A piece of storytelling should be judged in its proper historical context. Breakfast at Tiffany’s is a beautiful film in many ways. It also contains a grotesquely racist portrayal of an Asian neighbour by Mickey Rooney. I still enjoy the film on the whole, despite cringing with embarrassment at bits. Maybe the objectionable frames even add to its value as a cultural relic; as a reminder of progress. Lillian Hellman’s play The Children’s Hour was considered risqué, immoral and was banned. Today it seems, in some ways, banal. But there’s no doubt that it stretched its audience at the time.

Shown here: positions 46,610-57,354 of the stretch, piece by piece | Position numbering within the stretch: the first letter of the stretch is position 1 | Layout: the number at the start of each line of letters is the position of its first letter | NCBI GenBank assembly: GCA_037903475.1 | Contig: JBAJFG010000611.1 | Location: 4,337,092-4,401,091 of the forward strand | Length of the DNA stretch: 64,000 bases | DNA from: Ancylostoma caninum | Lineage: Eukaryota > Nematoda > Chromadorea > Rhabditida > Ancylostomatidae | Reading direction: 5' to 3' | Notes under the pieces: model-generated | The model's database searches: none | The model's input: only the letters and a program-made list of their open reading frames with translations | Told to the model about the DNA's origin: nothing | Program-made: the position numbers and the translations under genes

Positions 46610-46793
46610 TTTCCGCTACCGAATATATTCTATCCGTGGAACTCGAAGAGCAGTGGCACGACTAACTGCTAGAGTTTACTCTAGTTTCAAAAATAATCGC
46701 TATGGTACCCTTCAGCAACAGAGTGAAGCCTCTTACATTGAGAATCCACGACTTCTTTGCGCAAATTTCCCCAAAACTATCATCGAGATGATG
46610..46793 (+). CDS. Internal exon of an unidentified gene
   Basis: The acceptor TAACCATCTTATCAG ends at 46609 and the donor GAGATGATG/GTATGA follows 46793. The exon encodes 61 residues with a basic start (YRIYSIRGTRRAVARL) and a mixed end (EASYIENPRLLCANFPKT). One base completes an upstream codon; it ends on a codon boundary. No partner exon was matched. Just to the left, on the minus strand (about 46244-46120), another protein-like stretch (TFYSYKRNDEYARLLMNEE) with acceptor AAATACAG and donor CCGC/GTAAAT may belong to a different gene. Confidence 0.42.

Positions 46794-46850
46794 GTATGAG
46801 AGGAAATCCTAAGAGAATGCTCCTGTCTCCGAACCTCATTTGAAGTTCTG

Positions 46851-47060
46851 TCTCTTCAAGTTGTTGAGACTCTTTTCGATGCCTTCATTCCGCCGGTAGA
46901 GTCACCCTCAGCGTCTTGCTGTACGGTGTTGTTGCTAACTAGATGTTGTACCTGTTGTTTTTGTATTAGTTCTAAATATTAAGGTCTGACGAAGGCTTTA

In its proper context – of a US puffed up with righteousness and seized by Islamophobia – I think Homeland is a revolutionary piece of work, merely by having the courage to tell a story from the perspective of two characters who are questioning whether US policy in the Middle East is right. I believe that stretches its target audience in the right ways.